In January, I wrote about setting up a dual-AMP project for developing an extension with both Share and repository AMPs for Alfresco. Back then, the integration test goals targeted deployment to a Jetty container. Now that the 1.1.0 Maven Alfresco SDK has been released with support for Alfresco 4.2, the integration-test goal has been retargeted to Tomcat 7. This makes it a bit heftier, but easier to set up. Follow the instructions as before, but replace the Jetty port configuration step for Share to a simple pom.xml update, adding the following property:
This will allow you to run the Share app on 8081 and still start the repository server on the default 8080 port.
Originally published at craftersoftware.com.
Earlier this month I attended a training course for Crafter CMS, the open-source web content management system. In this post, I discuss my motivations for taking the training, highlights, and my impressions. Continue reading
A node template in action.
If you’re using Alfresco Enterprise 4.0 and above, you’re probably familiar with the Node Templates feature which allows you to place files in the Repository under “Data Dictionary/Node Templates” and have them appear as options in your “Create Content…” menu in Share.
Two clients have asked for this capability with respect to folders. For example, a templated folder would allow users to create a pre-defined set of content, rather than having to create the folder structure manually and then populate it with items from the Node Templates directory. After doing a bit of research, it appears it’s been on the docket for inclusion in community but isn’t high priority. I took a stab at getting this to work in Enterprise 4.1.5, and the solution appears to be relatively straightforward. Continue reading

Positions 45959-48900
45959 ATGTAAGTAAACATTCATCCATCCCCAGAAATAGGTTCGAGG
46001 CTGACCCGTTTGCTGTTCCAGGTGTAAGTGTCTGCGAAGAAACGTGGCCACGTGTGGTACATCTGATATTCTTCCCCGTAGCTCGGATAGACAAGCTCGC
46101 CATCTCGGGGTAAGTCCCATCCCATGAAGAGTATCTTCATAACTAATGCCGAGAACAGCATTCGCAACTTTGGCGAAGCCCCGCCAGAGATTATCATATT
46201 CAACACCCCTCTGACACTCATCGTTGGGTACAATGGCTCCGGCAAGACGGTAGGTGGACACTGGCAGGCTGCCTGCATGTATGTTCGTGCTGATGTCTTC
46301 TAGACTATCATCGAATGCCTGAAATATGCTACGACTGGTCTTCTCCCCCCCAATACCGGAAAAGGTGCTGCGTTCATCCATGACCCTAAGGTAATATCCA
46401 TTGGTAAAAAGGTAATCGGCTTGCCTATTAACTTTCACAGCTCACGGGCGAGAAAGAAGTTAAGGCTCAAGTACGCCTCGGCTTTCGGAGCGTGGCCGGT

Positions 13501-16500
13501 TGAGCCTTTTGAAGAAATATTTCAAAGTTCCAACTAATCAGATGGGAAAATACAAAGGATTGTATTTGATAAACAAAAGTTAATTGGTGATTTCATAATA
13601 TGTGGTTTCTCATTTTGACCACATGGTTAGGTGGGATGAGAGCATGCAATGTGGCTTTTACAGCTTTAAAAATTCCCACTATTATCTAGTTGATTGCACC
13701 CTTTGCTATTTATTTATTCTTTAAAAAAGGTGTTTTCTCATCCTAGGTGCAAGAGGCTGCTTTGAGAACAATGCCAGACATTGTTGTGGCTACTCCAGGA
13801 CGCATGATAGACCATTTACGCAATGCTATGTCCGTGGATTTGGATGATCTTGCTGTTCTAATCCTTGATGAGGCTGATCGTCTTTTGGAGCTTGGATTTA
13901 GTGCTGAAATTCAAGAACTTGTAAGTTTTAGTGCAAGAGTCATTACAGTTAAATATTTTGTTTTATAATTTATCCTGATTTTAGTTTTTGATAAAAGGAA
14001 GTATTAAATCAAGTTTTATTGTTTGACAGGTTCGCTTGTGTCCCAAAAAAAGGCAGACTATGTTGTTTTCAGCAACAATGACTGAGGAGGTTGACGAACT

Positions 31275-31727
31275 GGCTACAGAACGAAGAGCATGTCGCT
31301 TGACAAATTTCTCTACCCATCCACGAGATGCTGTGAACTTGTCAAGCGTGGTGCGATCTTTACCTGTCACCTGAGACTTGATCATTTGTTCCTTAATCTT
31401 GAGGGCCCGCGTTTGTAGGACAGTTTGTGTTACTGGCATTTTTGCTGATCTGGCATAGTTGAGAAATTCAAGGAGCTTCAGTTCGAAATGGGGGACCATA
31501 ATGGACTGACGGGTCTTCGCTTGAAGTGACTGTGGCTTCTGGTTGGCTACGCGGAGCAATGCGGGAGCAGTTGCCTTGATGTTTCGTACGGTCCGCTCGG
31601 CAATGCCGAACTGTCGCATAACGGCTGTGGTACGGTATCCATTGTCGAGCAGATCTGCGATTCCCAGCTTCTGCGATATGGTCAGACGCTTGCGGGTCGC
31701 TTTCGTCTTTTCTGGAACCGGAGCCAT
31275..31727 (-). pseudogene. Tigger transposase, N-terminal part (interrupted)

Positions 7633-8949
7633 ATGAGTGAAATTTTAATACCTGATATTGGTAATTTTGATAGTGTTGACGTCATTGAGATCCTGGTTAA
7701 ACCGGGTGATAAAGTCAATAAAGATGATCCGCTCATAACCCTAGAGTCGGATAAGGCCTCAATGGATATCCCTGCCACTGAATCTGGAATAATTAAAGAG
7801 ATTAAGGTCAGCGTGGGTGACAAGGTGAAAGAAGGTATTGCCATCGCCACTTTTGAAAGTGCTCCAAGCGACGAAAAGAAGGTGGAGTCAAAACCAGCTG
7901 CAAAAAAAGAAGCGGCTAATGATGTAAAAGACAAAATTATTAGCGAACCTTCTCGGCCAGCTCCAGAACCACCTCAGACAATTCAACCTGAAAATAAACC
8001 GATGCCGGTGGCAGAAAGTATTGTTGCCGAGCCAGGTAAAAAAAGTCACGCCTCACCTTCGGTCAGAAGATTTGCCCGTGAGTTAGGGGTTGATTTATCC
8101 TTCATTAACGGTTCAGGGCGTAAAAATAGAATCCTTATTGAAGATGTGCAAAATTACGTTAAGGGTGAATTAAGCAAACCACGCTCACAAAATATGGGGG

Alfresco Enterprise 4.1.4 was released on Thursday, bringing with it a slew of security and stability fixes. One such fix protects against cross-site request forgeries (CSRF). A CSRF attack is one in which malicious code pretends to be an authenticated user by piggy-backing on the trust granted to the user’s browser, then performing requests as that user.
If you’ve built a custom application based on the Alfresco platform and are performing POST requests against either Share- or repository-tier webscripts, you may encounter problems after upgrading to 4.1.4 due to this fix. In this post, I will explain how to update your application to work with this fix.
Edit: Here is an official blog post on the new CSRFPolicy.
Laura, Michael and I have been banging our heads against this one for a few hours: The webpreview in Alfresco 4.1.2 Enterprise Share wasn’t working, giving us an annoying error that read, “The preview could not be loaded from the server.” On top of that, there were no exceptions in the Tomcat log.